Officer Graban testified that M.C.s story remained consistent on her June 4th
Carter did not call any witnesses. The jury found him guilty of
child molesting, and he pled guilty to being an habitual offender. The
court entered a judgment of conviction and imposed a sixty-year sentence.
Carter argues that the sole evidence against him, i.e. M.C.s story,
See footnote was unreliable
because M.C. could not identify her father in the courtroom and because, although
she referred to her dad in most of her testimony, at one point
she said, And-- [my brother]-- he just told me to touch it .
. . . (Appellants Br. at 6; R. at 131.) He
also cites Jessicas testimony that M.C. sometimes imagined things such as storms that
became real in her mind, and that M.C. expressed uncertainty about her attackers
identity after she remembered that he wore briefs.
The problem Carter faces is that, with few exceptions, juries decide whether
witnesses are to be believed.
Rodgers v. State, 422 N.E.2d 1211, 1213
(Ind. 1981). Carter invokes the incredible dubiosity rule, under which we may
encroach upon this prerogative if a witnesss testimony is inherently improbable or coerced,
equivocal, or wholly uncorroborated. Lott v. State, 690 N.E.2d 204, 208 (Ind.
1997)(citing Gaddis v. State, 253 Ind. 73, 251 N.E.2d 658 (1969)).
M.C.s story is not inherently improbable. It is uncorroborated, but by its
very nature child molestation often occurs without witnesses or physical evidence. As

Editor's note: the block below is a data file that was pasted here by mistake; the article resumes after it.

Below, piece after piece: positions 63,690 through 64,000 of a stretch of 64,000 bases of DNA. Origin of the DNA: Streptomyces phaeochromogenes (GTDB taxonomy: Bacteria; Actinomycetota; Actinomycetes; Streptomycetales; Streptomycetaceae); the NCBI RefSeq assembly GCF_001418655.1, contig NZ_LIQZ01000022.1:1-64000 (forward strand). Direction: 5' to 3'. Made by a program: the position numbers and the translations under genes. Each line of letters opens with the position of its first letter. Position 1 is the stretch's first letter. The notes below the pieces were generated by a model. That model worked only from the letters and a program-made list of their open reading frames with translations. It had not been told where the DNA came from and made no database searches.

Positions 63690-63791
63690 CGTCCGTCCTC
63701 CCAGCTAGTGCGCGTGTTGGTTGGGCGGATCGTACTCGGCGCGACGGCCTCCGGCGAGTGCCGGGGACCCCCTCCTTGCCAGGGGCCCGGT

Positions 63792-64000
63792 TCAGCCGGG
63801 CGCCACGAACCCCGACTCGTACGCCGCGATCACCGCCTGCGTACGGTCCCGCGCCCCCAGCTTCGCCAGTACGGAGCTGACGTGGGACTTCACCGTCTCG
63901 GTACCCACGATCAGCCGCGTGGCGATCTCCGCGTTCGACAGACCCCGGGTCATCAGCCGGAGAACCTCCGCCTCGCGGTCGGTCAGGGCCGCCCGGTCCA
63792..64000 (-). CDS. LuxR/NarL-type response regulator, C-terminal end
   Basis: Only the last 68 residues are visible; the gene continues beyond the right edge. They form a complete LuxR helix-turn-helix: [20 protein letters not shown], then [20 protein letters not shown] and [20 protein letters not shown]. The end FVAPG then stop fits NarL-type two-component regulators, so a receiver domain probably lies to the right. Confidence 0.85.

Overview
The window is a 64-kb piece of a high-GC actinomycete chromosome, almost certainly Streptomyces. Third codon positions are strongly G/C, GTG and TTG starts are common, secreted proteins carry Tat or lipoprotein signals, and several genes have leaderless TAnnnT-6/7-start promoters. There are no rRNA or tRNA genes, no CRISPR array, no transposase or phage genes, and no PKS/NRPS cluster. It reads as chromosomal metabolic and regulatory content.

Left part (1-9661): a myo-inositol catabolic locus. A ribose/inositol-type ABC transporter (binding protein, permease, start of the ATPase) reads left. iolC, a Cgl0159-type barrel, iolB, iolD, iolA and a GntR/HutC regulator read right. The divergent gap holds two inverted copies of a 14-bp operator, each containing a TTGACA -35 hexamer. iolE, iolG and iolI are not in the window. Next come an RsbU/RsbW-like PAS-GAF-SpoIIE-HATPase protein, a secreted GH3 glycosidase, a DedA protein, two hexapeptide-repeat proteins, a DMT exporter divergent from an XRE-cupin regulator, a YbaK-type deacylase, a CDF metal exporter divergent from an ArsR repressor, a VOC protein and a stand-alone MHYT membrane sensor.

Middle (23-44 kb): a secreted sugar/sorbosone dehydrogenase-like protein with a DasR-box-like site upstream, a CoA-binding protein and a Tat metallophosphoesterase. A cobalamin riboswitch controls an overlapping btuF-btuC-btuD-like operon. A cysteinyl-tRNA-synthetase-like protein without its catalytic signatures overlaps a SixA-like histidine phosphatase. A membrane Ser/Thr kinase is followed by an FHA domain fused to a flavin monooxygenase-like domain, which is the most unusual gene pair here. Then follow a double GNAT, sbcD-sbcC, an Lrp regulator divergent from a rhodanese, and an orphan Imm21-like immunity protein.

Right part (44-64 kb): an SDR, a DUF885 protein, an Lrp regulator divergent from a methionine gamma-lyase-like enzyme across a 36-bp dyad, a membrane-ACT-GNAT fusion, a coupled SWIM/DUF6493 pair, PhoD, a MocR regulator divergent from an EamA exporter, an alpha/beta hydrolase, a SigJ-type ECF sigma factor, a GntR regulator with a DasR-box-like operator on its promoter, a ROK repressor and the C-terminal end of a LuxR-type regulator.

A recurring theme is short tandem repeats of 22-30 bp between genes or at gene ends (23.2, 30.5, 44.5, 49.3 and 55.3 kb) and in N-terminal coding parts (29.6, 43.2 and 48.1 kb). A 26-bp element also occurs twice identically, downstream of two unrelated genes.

noted above, the fact that the only evidence is the child victims statement
does not require reversal. Dinger, 540 N.E.2d at 39-40.
Carter says that M.C. equivocated by making contradictory statements. The State counters
by pointing out that M.C. told the same story four different times,
See footnote before
and after the one time she expressed some uncertainty about her molesters identity.
Furthermore, although M.C. failed to recognize Carter in the courtroom, she named
her father as her attacker in all four statements, and Carter was undisputedly
the only father figure in her life.See footnote
Carter presents a close case, but the evidence was not so equivocal as
to be incredibly dubious. A conviction for rape can rest on the
uncorroborated testimony of the victim even though there is equivocation or inconsistency in
Peters v. State, 542 N.E.2d 1340, 1342 (Ind. 1989) (citation
omitted). The same is true of molestation, and here a reasonable jury
could have accepted M.C.s four consistent accusations as true beyond a reasonable doubt.
We recently re-emphasized the extremely narrow applicability of the fundamental error doctrine
in Taylor v. State, 717 N.E.2d 90, 93-94 (Ind. 1999). A fundamental
error is a substantial, blatant violation of basic principles of due process rendering
the trial unfair to the defendant. Id. at 93. It applies
only when the actual or potential harm cannot be denied. Id. (citing Ford
v. State, 704 N.E.2d 457, 461 (Ind. 1998)). The error must be
so prejudicial to the rights of a defendant as to make a fair
trial impossible. Taylor, 717 N.E.2d at 93 (quoting Barany v. State, 658
N.E.2d 60, 64 (Ind. 1995)). An appellate court receiving contentions of fundamental
error need only expound upon those it thinks warrant relief. It is
otherwise adequate to note that the claim has not been preserved.
Of Carters six grievances, one presents a plausible claim for fundamental error and
we examine it at length. The remaining claims are modest ones that
do not warrant exception to the general rule requiring preservation of error.
A. Expert Vouching. Carter asserts that the court erred by permitting